Last week I stumbled on a phrase that haunted me, knocking at the back of my eyelids till I went and looked for it. It was Thomas Powers’ writing in the New York Review of Books on Chris Kyle’s book (praised and selling) which, became in turn Clint Eastwood’s film (praised and selling) both called “American Sniper”. It spoke of “the half strangled confusion of men who have suffered and killed for reasons that slip away like water in the sand.”
And I realised I see war as a metaphor for existence.
And if I can, an articulate old woman, I can see how kids who have no great cultural or emotional exchange look for a shortcut into something more exciting, more involving which in turn becomes more worthwhile and they light on war – more – justified war, praiseworthy war, or to be the handmaidens of such a war.
In a religious monitor system ie where first you learn, then you teach somebody else, there will be many who fall on young malleable minds to send them off in a direction for which they don’t need much prompting. It’s an adventure – hey man, it’s a quest..
I discovered (I bet I am not the only one who didn’t know) that the word “jihad” means struggle – which is not the sense of it in most of the stuff I have read, where it has been offered to me as meaning “war”.
Call it what you will, I think people go to war because they think it will clarify their existence into life or death.
But that doesn’t take into consideration the transit into war – what languages you speak, your abilities, physical hardship and survival skills, how you deal with noise and the mess of war, being fairly horrible to others in order to survive yourself, being asked to do something you don’t want to do and being wounded.
Death may offer a martyr’s crown but wounded is another thing and surviving maimed is something else again.
Some people think that all war is the same and other people think that certain wars are different. Just as concentrating on individual experience is a way of surviving on one hand, it may lead to falling down the tunnel into madness on the other.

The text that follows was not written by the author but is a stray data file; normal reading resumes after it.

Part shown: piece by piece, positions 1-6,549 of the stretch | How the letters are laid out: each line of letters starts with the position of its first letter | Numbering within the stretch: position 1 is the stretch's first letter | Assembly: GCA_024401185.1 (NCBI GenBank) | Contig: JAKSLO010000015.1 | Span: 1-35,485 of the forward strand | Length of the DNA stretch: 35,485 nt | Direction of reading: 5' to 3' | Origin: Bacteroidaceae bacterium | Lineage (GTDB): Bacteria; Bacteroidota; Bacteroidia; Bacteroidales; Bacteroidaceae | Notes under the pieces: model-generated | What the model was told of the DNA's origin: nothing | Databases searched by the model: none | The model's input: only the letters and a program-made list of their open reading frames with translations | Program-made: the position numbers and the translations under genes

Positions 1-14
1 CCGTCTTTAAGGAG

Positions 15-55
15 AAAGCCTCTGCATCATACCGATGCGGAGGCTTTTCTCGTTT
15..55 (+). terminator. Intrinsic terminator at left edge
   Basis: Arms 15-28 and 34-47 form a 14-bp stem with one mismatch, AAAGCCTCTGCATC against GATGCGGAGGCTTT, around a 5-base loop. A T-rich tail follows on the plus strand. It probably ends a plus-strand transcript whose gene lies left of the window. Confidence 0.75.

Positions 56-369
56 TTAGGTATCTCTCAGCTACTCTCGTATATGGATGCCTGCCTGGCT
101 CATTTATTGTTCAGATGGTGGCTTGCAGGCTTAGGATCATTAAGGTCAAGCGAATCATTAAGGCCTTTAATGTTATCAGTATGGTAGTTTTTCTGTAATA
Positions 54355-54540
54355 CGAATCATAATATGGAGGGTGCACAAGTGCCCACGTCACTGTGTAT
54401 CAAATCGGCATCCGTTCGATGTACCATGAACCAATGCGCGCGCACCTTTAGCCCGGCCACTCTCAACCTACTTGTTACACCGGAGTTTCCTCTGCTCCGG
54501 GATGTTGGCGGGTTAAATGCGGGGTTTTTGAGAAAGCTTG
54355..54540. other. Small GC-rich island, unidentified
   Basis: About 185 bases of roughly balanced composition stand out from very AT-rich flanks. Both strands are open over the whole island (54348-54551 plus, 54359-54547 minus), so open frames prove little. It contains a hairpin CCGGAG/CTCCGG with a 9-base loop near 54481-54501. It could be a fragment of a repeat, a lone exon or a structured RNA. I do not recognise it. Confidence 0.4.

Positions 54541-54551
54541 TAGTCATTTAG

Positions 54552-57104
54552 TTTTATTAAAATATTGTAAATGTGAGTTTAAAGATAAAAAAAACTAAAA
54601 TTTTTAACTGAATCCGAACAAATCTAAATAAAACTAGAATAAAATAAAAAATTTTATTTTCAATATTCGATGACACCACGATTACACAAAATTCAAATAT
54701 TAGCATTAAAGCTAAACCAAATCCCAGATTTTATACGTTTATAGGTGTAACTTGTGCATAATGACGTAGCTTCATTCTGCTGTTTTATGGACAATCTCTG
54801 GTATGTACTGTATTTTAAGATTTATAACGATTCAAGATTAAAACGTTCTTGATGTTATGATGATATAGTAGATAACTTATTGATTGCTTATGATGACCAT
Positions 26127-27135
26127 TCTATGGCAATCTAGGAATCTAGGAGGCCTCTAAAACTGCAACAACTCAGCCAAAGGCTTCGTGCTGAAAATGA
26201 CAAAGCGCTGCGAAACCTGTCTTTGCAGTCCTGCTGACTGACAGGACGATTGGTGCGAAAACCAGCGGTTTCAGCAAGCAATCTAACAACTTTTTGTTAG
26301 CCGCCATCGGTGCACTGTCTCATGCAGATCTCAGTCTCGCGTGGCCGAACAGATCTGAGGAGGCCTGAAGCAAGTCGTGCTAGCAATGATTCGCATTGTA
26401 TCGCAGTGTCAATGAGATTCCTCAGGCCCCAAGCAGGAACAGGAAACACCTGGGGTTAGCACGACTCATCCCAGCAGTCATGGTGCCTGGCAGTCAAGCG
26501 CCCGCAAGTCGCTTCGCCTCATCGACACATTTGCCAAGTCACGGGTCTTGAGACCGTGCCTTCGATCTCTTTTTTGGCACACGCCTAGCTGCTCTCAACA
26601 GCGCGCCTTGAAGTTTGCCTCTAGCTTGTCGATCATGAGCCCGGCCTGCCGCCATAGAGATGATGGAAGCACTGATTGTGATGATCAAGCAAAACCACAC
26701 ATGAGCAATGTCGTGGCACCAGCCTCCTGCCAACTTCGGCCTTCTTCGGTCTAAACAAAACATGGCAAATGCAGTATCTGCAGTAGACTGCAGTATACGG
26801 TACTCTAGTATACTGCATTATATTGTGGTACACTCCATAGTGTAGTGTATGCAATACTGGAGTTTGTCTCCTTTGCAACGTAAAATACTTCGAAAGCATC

Watching the rerun of the last segment of The World at War on tv recently I was struck by the rationalisations of the those interviewed and the apparent superficiality of their observations – they had a good time, they shared companionship they cherished. The most critical thought offered by one contributor was that he felt his experience of war separated him both from those who had gone before and his own children. But he didn’t enlarge on that. Is it that war is like nothing else, beyond words or is it not good form to introspect about it?
The series is knocking a half century old, manners and thought have changed since then. Has the impact of war?
Unreported World (C4, 27 March 2015) reported from the small town of Kobani in Northern Syria where the Kurds fought Islamic State off over four months in hardship.
Outside the town the local farmers with their vehicles set up a kind of camp, which was regularly visited by a doctor and treated with what he could salvage from gutted chemists’ shops. They wanted to go home. I hope they do. Such refugees are the recognisable face of war.
Measuring each other in Tony Scott’s film Crimson Tide, Gene Hackman’s commanding officer trades warrior quotes with his watchful second in command (Denzel Washington) who comments drily that, in nuclear war, the enemy is war itself.
And behind the bombardment, the destruction, the displacement of people, the sheer bloody misery of what is all over the Middle East lies the shadow of nuclear war.